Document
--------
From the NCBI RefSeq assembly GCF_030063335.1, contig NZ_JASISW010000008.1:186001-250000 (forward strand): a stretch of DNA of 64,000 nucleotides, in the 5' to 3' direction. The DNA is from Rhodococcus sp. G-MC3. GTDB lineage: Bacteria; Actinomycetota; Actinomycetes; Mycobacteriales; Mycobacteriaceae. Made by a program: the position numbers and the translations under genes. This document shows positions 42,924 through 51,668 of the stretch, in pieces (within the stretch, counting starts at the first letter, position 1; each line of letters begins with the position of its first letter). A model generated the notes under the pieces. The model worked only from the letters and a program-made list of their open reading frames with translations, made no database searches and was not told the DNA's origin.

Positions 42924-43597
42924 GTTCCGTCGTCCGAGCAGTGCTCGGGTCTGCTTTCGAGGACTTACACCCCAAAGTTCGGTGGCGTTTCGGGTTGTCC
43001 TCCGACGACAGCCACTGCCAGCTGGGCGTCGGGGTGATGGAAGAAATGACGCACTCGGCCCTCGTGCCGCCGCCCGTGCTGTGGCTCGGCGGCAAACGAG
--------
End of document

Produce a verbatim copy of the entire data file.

From the NCBI RefSeq assembly GCF_030063335.1, contig NZ_JASISW010000008.1:186001-250000 (forward strand): a stretch of DNA of 64,000 nucleotides, in the 5' to 3' direction. The DNA is from Rhodococcus sp. G-MC3. GTDB lineage: Bacteria; Actinomycetota; Actinomycetes; Mycobacteriales; Mycobacteriaceae. Made by a program: the position numbers and the translations under genes. This document shows positions 42,924 through 51,668 of the stretch, in pieces (within the stretch, counting starts at the first letter, position 1; each line of letters begins with the position of its first letter). A model generated the notes under the pieces. The model worked only from the letters and a program-made list of their open reading frames with translations, made no database searches and was not told the DNA's origin.

Positions 42924-43597
42924 GTTCCGTCGTCCGAGCAGTGCTCGGGTCTGCTTTCGAGGACTTACACCCCAAAGTTCGGTGGCGTTTCGGGTTGTCC
43001 TCCGACGACAGCCACTGCCAGCTGGGCGTCGGGGTGATGGAAGAAATGACGCACTCGGCCCTCGTGCCGCCGCCCGTGCTGTGGCTCGGCGGCAAACGAG